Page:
As expected, Iceland's voters overwhelming rejected legislation to settle their country's dispute with the United Kingdom and the Netherlands regarding the government's liability for losses suffered by the depositors of the IceSave accounts when its parent--Landsbanki--collapsed in 2008.
The voters are rightfully angry about the matter. The Icelandic financial regulators failed to assert any meaningful control over Landsbanki's rapid ascension in the 2000s. When the house of cards began to fall after Lehman Brothers default, Landsbanki offered high interest saving accounts over the internet for depositors in a last-ditch effort to maintain liquidity. The Icelandic government at least implicitly guaranteed the deposits, as required under European Economic Area (EEA) rules, but failed to properly evaluate the level of risk or to charge the bank an appropriate premium. As a result, the deposit insurance fund was incapable of meeting the 20,887 euro guarantee, or about 3.7 billion euros for the non-Icelandic accounts. The British and Dutch governments seized Landbanki assets within their countries, immediately paid their domestic depositors to avoid a run on their banks, then asked how Iceland intended to repay them.
There is little doubt that the initial IceSave settlement agreed was unrealistic. It called for a high (5.5%) rate of interest. It did not spread responsibility for the lack of regulation to the British and Dutch regulators. The Icelandic negotiators did not effectively point out that the sum being sought would impoverish their country for a generation.
"The Icelandic Economic Wonder." Courtesy of Halldór Baldursson, www.mbl.is
The voters also feel that holding the entire nation liable for the actions of a few incompetent and/or corrupt bankers is deeply unjust. Any repayment, it appears, would let them off scot-free. Not one banker has been sent to jail or forced to regurgitate any ill-gotten gains. Not one regulator has been fired. The politicians who oversaw (and profited from) the bank deregulation remain in power and, if anything, they and their buddies are in a better position than ever.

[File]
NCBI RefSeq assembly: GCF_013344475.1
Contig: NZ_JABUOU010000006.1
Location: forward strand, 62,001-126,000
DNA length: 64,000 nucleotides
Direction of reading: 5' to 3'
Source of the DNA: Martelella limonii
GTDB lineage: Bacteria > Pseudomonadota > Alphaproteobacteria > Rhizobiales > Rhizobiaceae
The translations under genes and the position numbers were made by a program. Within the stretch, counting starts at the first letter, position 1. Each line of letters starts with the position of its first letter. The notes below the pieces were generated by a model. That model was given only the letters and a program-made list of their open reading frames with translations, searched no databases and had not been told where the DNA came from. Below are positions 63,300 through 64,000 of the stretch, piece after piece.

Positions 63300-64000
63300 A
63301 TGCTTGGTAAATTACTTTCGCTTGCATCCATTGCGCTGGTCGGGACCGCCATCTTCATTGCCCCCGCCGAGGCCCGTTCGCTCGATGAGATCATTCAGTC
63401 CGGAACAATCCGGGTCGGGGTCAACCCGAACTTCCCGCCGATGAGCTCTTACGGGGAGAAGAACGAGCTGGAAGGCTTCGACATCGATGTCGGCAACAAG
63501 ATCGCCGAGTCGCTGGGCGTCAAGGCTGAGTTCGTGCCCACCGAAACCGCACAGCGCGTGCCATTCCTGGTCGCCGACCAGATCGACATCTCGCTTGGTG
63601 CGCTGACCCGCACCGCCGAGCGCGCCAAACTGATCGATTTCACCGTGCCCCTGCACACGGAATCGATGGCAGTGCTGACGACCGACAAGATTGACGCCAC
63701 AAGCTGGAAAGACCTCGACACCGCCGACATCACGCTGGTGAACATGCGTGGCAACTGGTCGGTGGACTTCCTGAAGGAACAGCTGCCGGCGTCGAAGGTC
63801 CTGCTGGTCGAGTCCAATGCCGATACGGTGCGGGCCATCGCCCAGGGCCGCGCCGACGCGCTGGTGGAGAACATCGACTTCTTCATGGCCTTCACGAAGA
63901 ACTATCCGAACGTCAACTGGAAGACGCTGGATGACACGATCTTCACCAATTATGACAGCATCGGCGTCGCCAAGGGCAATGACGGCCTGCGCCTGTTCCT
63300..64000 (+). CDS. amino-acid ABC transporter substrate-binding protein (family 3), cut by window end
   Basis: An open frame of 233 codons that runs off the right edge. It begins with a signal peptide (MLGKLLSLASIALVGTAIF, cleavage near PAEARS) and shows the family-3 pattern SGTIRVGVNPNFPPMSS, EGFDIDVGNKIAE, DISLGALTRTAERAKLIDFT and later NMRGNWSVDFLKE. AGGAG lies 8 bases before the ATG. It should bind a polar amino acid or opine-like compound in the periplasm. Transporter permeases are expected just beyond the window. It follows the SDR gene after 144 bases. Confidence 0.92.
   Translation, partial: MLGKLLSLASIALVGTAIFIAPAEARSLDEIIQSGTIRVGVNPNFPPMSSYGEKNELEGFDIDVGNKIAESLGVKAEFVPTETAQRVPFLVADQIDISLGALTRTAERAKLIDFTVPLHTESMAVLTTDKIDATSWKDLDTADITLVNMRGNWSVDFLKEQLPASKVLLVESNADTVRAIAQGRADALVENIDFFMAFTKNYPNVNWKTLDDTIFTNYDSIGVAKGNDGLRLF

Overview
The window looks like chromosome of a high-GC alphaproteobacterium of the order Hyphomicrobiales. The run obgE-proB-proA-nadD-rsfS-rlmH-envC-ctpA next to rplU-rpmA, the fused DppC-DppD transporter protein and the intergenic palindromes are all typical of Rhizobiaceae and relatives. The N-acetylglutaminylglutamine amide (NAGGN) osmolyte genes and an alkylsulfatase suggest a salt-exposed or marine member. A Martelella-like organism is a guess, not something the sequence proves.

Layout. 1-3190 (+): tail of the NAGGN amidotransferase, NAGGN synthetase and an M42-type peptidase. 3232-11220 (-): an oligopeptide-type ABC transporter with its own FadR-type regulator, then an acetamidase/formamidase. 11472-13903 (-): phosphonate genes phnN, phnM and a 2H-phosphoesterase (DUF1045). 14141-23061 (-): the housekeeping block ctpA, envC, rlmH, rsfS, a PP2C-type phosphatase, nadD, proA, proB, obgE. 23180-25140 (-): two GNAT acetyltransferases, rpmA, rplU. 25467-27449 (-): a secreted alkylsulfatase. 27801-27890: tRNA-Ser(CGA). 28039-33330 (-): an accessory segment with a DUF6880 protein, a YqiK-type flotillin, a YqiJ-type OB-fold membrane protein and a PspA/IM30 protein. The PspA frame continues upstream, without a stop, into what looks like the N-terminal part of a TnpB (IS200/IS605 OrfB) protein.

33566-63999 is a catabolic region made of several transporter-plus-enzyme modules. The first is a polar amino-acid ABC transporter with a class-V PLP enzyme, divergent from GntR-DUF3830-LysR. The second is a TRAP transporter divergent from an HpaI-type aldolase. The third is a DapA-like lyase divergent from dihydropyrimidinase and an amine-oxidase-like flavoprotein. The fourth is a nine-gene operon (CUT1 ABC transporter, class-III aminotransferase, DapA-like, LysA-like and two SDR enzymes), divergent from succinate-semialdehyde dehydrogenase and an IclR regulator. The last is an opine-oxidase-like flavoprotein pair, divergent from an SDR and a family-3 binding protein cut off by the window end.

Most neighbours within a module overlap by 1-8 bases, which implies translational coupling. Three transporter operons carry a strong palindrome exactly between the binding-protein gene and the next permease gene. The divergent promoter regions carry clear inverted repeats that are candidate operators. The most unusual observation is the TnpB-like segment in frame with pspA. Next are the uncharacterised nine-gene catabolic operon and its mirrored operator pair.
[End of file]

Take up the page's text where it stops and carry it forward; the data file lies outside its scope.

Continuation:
The British, in particular, have been demonized for their actions in this matter. Their invocation of anti-terrorist legislation to freeze all Icelandic bank accounts after Glitnir collapsed is seen by some to be the cause of the collapse of Landsbanki and Kaupthing. The fact that Iceland has been a NATO ally for decades was seen as meaning nothing, and this was seen as a personal insult to the Icelandic people.
It is widely rumored that the seized assets will be sufficient to cover nearly the entire IceSave debt. As a consequence, the British and the Dutch are seen as bullies, kicking a weaker neighbor while it's down, for no reason.
So the voters were right on nearly every front. The UK and Holland should accept some responsibility for the debt. The agreement was unconscionable. The Icelandic nation should not be left destitute to cover debts that amount to very small fractions of those countries GDP. The wrongdoers should be forced to pay for their wrongdoings.
In the end, however, I am reminded of King Pyrrhus's response to congratulatory messages he received after suffering heavy losses while defeating the Roman army at Asculum in 279 BC: "Another such victory and I am undone."
It is almost certain that Iceland's access to desperately-needed capital will be cut off. It is unlikely that the IMF (or anyone else) will provide any additional funds until the matter is resolved. Iceland's already low sovereign rating will be downgraded even further, requiring the government to pay even higher interest rates. Iceland will never get into the European Union without support from the United Kingdom and Holland.
Of equal importance is the fact that the ruling coalition has been gravely damaged. The petition for a referendum was spearheaded by the opposition parties. It is a very distinct possibility that the parties that got us into this mess will be returned to power in short order.
The IceSave matter has taken the country attention away from many other pressing matters. While we have been endlessly debating IceSave, our unemployment rate has continued to climb, the number of insolvencies has continued to increase, and the number of public services has continued to decrease. Other scandals of comparable magnitude and abuse of taxpayer money--but involving only Icelanders--are being ignored by the Icelandic media.
We scored some points by rejecting the IceSave agreement, and we'll probably get a marginally better deal from the Brits and the Dutch. Unfortunately, though, we're probably worse-off overall financially, and we've lost valuable time, energy, and focus as a result. Any more "victories" like this, and we'll be next to King Pyrrhus in history's waste bin.
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